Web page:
Roy Lichtenstein's Drowning Girl, 1963. © Estate of Roy Lichtenstein.


NEW YORK - One of the biggest museum blockbuster shows of the year is of a seminal artist who changed the course of art history by helping to invent Pop art as we know it, turning commonplace images into paintings worthy of study for the ages.

And no, I’m not talking about Andy Warhol this time, though you could say much the same of him. Roy Lichtenstein: A Retrospective which opened October 14 at the National Gallery of Art and this is the mega-show that fans of his work have been waiting nearly two decades for; the last major exhibition of his work was at the Guggenheim in 1993. This brand-new effort opened in April at the Art Institute of Chicago and was co-organized by the chief contemporary curator there, James Rondeau.


Roy Lichtenstein's Sunrise, 1965. © Estate of Roy Lichtenstein.


I do find it interesting that these two late Pop masters are both getting big shows this year. Harry Cooper, the coordinating curator of the Lichtenstein show for the National Gallery, told me over the summer that the two artists are “very close, but so different in tone and outlook.” Certainly both pioneered the low art-high art appropriation – and the erasing of the line between the two – that made Pop new, and both had a deft touch with humor and irony. But Warhol’s tone was indeed several shades darker. (There’s a book in here somewhere for the right critic.)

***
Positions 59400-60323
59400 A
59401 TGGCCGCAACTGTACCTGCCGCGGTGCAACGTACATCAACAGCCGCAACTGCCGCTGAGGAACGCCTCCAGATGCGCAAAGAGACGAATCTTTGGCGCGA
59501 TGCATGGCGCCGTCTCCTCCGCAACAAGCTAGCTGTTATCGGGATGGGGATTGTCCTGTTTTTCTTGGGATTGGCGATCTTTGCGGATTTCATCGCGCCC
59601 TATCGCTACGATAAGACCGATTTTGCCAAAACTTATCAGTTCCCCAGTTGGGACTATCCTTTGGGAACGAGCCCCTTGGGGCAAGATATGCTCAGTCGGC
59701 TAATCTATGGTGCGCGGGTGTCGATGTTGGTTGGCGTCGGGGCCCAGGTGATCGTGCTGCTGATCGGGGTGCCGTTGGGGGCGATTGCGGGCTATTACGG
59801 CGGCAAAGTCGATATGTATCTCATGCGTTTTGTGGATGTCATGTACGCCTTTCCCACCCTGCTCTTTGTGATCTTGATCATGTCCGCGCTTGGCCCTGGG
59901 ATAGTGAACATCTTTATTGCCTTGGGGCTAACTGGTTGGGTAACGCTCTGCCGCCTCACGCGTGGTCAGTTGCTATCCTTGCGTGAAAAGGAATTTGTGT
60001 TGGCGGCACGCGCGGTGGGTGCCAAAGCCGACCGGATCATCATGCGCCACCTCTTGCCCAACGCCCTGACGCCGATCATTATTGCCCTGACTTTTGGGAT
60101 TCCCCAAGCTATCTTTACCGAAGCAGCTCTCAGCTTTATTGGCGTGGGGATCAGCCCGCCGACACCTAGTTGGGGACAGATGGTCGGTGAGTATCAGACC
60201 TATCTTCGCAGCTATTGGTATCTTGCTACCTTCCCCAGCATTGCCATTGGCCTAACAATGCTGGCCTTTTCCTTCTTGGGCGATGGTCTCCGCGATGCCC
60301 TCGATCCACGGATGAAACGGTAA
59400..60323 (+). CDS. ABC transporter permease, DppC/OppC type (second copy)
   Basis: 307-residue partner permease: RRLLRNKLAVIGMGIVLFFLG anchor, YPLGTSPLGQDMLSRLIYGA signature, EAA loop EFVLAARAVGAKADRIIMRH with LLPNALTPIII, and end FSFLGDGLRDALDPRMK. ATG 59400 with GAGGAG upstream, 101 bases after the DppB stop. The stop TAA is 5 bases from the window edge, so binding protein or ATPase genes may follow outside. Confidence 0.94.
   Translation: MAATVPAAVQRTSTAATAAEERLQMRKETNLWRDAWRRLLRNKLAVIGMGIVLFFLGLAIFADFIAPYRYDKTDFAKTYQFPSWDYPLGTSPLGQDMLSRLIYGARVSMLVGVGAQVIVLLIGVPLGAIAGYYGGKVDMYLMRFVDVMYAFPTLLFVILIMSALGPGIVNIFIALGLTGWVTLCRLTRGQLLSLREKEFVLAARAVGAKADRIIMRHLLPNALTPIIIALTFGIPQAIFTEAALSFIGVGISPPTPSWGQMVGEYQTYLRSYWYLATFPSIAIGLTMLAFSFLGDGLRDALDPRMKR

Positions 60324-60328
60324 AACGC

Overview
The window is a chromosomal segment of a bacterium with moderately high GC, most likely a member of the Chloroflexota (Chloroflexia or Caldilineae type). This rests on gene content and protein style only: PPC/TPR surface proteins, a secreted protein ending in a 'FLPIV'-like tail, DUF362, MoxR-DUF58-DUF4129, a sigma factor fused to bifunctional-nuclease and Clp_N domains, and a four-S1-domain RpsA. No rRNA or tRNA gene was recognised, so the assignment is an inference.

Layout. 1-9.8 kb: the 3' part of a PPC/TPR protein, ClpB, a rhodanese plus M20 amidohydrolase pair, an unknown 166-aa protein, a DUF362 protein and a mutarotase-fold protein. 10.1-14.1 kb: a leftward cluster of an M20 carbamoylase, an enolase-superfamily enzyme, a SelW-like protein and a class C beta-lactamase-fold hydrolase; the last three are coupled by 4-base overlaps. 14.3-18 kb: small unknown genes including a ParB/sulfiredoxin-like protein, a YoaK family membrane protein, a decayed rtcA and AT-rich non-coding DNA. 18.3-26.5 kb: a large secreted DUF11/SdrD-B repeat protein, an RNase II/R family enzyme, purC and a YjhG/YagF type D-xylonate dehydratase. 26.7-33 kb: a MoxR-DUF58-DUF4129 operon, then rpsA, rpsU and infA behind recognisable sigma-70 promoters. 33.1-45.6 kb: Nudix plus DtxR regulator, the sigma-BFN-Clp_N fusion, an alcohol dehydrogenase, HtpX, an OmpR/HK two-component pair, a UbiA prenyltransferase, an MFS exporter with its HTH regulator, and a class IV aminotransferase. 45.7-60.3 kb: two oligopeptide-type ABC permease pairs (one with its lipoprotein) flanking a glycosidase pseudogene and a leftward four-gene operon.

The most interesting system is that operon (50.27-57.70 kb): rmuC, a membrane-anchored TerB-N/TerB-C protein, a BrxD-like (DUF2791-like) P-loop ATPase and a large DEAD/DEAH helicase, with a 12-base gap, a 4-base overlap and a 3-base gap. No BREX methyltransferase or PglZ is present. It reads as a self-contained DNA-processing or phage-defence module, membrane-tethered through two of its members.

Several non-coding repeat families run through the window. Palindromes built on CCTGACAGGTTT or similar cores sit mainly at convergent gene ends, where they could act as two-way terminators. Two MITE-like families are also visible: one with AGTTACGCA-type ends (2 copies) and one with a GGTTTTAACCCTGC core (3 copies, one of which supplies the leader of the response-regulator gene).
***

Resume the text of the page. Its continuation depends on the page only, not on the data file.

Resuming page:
Roy Lichtenstein's Nudes with Beach Ball, 1994. © Estate of Roy Lichtenstein.

Meantime, the rest of us can savor the 150 or so works in Washington D.C., including “Look Mickey,” 1961. “That’s our great painting that Roy and Dorothy gave us in the 1990s for our 50th anniversary,” says Cooper, referring to the painter and his wife, who still manages his legacy and estate. “He really considered it his first painting.” The super-collectors Robert and Jane Meyerhoff also get kudos for providing works that will be on view; they have given four Lichtensteins to the National Gallery already, and fifteen more are promised.

As far as I can see, the only lingering question about this exhibition now is: Why isn’t this show coming to New York? It heads to London’s Tate Modern next, and then to the Pompidou in Paris. I’m surprised it isn’t making its way to MoMA, the Whitney, the Guggenheim or the Met. Lichtenstein spent most of his adult life and career in the Big Apple, and those powerful institutions all own his works. But that mystery won’t stop me from checking out the show in D.C. as soon as I’m able.